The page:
Bite Force Measured for Largest Ever Rodent

Today the largest living rodent is the Capybara of tropical South America, which weighs in at an impressive 60kg. However, 4 million years ago South America was dominated by a group of even more enormous rodents, the largest of which was Josephoartigasia monsei. New research from the University of York has revealed that this huge rodent had a far more powerful bite then previously suspected, sparking debate about how it may have used them.

Josephoartigasia is the largest rodent ever discovered. At 1.5 metres tall and weighing around 1000 kilograms it was certainly an impressive animal. Its incisors alone reached 30cm in length and it is these which researchers have been investigating. In order to examine the fossil in more detail researchers CT scanned the skull and then used a computer programme to explore the pattern of stress on the bones. This kind of analysis gives a good indication of how the animal could have moved and used its skull in life and can even be used to estimate bite force. In this case the results showed that Josephoartigasia would have been capable of generating a bite force of 1400 newtons. For context this is greater then some modern predators, lions for example only generate around 690 newtons. Significantly however, the reconstruction also showed that the incisors could withstand a force three times as great as this suggesting that they were used for something other than simply biting.

At the time Josephoartigasia lived it would have shared its estuarine environment with a range of other, smaller rodents, as well as some of prehistoric South America’s more iconic residents. In fact the dangers of predation by sabre-tooth cats, or the carnivorous ‘terror birds’ may have been one reason for its prodigious size. It may also suggest a defensive use for such powerful teeth. The researchers drew the comparison to elephant tusks, which have multiple uses aside from feeding, such as display or digging for roots and tubers. It seems likely that Josephoartigasia would have used its enormous incisors in a similar fashion.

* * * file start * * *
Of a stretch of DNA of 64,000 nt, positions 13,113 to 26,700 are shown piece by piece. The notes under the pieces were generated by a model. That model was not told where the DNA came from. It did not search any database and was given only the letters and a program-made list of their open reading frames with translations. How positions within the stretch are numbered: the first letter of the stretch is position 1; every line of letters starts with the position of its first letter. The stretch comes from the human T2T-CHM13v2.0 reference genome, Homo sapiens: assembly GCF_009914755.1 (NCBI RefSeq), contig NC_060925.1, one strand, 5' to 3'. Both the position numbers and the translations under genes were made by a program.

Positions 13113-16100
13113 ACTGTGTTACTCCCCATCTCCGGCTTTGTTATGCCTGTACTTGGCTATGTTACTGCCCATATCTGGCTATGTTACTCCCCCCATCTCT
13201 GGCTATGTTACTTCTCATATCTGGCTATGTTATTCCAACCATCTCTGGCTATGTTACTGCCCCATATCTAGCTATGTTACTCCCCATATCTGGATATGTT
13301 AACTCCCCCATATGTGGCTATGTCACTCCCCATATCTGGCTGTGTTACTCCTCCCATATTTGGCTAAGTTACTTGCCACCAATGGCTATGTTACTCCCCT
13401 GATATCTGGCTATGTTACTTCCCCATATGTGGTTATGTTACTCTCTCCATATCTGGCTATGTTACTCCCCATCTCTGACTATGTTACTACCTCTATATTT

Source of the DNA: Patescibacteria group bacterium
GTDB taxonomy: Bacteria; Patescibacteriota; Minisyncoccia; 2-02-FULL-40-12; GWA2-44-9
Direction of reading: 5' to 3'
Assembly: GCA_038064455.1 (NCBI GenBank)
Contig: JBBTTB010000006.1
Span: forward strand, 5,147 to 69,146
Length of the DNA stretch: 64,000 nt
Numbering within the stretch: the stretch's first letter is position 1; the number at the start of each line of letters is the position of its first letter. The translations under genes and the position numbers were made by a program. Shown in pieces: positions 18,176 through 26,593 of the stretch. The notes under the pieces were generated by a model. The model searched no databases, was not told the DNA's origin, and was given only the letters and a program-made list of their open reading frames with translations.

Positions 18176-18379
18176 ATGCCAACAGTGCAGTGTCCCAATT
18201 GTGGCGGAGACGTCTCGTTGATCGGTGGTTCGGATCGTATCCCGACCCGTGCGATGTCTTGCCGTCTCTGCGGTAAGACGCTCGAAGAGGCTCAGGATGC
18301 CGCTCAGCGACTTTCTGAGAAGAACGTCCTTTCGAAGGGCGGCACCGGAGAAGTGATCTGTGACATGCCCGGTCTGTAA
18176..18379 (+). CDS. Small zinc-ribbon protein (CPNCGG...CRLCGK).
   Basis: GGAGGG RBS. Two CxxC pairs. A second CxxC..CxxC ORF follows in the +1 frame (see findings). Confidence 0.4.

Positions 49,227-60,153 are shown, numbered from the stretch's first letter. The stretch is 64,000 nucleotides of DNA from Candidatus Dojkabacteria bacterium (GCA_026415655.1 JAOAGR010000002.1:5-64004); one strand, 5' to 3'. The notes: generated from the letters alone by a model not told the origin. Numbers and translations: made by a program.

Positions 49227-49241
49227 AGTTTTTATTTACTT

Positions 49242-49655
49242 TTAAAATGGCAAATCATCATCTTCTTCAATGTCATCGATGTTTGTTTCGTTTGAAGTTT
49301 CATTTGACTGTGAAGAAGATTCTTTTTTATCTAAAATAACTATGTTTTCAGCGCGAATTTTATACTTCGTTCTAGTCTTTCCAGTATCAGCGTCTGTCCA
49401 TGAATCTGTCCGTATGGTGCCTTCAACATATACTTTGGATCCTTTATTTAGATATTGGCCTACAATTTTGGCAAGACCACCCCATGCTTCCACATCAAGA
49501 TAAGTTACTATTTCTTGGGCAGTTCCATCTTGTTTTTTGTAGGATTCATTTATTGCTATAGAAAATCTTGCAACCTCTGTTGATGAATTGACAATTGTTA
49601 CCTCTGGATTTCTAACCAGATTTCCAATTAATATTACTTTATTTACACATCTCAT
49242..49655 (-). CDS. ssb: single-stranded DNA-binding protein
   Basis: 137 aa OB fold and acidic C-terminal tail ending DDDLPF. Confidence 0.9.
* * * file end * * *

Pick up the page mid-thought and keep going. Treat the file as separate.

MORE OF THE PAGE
Josephoartigasia died out around 2 million years ago. Exactly why these previously successful animals died out isn’t clear, but at the end-Pliocene to early Pleistocene when they lived the climate was cooling and becoming drier. This may have caused the wetlands upon which Josephoartigasia relied to shrink, their ranges contracting until eventually they could no longer sustain these enormous rodents and their relatives.

 

Featured Image: Wikimedia Commons

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Emma Gregg

I have an MSci in Palaeontology and Evolution and a passion for all things extinct! I've always loved writing about the science that interests me and I have a particular fascination for palaeopathology. www.palaeoearth.com
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